You can either answer by saying which country you are from or by saying your nationality. Depending on your country you will have to say de da or dos to be grammatically correct.
If you’re American you should be aware that saying, “Eu sou Americano” will start an argument with some people who think that you’re a damnyankee imperialist who came to invade their country for oil. There is a big debate over the use of the word Americano which is outside the scope of this article and will be covered in a future post, but don’t be surprised if a fight starts because you used this word.
If you’re American from a state that has a reputation amongst Brazilians such as California, Texas, Florida or New York then its easier to say that you’re from there. These states are all feminine words so you would say, “Eu sou da California/Nova Iorque/Florida/Texas.”
From which city?
“De que cidade?” From what city?
“Qual cidade?” Which city?
“Eu sou de Londres.” I’m from London.
“Eu sou de Huntington Beach, uma cidade perto de Los Angeles.” I’m from Huntington Beach, a city close to LA.
When people are asking you this question they are hoping that you’ll say that you’re from a city they are familiar with. If your from a major city then you can just say that. If you’re from a city that is less known you should follow up by saying something that it is close to, even if its not that close. The idea is to give them a general direction on the map inside their head.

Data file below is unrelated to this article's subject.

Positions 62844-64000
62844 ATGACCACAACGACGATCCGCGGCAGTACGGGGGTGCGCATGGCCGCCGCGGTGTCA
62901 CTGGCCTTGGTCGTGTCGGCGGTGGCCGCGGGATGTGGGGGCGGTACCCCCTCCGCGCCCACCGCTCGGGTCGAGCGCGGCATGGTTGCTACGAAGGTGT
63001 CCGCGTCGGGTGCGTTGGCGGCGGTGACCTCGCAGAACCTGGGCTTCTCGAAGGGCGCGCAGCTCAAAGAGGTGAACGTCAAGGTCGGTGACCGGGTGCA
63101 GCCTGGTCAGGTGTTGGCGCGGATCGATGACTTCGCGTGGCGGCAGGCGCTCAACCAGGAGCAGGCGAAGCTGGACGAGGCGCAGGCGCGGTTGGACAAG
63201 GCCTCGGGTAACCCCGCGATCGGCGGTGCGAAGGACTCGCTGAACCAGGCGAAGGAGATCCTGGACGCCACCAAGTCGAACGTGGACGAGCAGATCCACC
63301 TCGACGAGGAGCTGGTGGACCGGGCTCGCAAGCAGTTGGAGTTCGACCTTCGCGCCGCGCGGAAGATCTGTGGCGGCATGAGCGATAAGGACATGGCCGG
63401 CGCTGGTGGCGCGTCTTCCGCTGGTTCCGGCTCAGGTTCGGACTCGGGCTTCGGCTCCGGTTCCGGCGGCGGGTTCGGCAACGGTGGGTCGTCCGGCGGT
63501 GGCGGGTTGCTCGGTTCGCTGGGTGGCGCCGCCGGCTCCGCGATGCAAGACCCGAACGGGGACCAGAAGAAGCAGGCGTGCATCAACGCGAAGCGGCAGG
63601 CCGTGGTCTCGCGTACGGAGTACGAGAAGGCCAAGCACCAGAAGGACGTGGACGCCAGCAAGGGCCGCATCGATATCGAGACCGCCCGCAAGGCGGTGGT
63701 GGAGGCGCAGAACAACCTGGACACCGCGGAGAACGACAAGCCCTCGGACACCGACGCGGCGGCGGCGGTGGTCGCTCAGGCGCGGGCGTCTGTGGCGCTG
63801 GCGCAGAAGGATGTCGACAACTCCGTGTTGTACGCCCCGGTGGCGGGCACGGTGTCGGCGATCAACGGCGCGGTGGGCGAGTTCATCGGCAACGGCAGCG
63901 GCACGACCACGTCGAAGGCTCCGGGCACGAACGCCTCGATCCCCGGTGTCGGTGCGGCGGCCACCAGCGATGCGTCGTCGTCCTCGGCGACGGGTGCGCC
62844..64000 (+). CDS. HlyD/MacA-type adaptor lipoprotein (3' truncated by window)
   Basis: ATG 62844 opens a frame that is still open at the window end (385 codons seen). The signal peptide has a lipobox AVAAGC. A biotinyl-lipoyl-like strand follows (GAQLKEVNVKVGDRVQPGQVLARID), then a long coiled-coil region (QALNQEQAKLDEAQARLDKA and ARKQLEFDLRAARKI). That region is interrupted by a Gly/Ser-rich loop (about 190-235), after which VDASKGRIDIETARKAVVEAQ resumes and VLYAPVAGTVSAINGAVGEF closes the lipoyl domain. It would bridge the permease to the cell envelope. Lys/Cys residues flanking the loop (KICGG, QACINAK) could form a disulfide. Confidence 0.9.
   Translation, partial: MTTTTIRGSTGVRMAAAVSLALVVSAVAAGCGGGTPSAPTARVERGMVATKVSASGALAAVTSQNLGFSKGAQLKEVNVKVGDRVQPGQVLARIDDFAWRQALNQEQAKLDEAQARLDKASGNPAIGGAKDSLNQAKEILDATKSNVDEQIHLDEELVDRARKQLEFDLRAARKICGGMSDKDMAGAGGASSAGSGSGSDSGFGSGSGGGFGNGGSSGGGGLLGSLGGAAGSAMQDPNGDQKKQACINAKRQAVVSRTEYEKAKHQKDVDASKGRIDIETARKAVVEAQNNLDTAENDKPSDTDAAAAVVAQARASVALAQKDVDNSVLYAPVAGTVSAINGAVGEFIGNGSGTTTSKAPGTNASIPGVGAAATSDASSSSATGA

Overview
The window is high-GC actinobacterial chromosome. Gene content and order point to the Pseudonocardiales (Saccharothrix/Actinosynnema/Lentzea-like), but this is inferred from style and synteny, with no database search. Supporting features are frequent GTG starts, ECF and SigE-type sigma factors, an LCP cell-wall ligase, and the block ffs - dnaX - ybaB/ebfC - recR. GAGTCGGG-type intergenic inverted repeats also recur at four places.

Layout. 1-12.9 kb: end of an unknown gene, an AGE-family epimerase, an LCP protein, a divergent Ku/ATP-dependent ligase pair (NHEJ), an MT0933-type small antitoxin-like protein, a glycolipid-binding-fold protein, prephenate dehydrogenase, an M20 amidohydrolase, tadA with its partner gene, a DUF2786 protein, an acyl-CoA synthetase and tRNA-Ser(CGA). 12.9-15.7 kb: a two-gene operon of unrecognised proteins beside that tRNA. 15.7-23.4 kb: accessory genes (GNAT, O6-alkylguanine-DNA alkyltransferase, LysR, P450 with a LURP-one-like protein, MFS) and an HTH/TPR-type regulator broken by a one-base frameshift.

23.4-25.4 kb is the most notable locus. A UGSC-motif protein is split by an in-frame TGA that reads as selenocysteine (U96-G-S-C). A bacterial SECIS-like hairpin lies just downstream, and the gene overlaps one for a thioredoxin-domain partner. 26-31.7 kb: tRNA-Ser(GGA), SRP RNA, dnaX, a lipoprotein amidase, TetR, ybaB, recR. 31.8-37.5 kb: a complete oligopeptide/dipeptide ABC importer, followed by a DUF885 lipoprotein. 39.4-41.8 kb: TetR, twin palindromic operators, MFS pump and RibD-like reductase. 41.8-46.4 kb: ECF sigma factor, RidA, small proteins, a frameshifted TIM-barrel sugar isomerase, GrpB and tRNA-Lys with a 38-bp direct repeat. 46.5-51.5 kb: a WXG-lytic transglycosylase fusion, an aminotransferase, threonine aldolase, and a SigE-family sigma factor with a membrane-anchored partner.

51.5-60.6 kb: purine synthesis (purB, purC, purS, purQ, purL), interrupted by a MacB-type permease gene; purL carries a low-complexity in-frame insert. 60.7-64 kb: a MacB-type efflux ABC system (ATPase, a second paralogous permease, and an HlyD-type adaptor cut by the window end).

How long have you been here?
“Faz quanto tempo que você está aqui no brasil?” How long have you been in Brazil for?
“Você já tem quanto tempo aqui?” How much time have you already been here?
“Quanto tempo que você esta aqui.” How long have you been here?
“Tenho um mes aqui.” I’ve been here a month.
“Já faz uma semana que estou aqui.” It’s been a week that I’m here.
“Cheguei ontem.” I arrived yesterday.
The question of how long you have been in Brazil usually comes after where you are from. Don’t get confused with the third variation into thinking they are asking you how long you are going to stay. That question will come later.
You’ve been here X time and you’re already speaking Portuguese this good?
“Você tem um mes aqui e já está falando portugués assim?” You’ve been here a month and you’re already speaking Portuguese so well?
“…e você já está falando portugues deste jeito?” …and you’re already speaking Portuguese like this?
“Falar portugues bem é muito importante para mim.” It’s important for me to be able to speak Portuguese.
I’ve been hearing this since day 1. I think Brazilians are just happy to hear foreigners speaking their language and want to give encouragement to continue regardless of your level.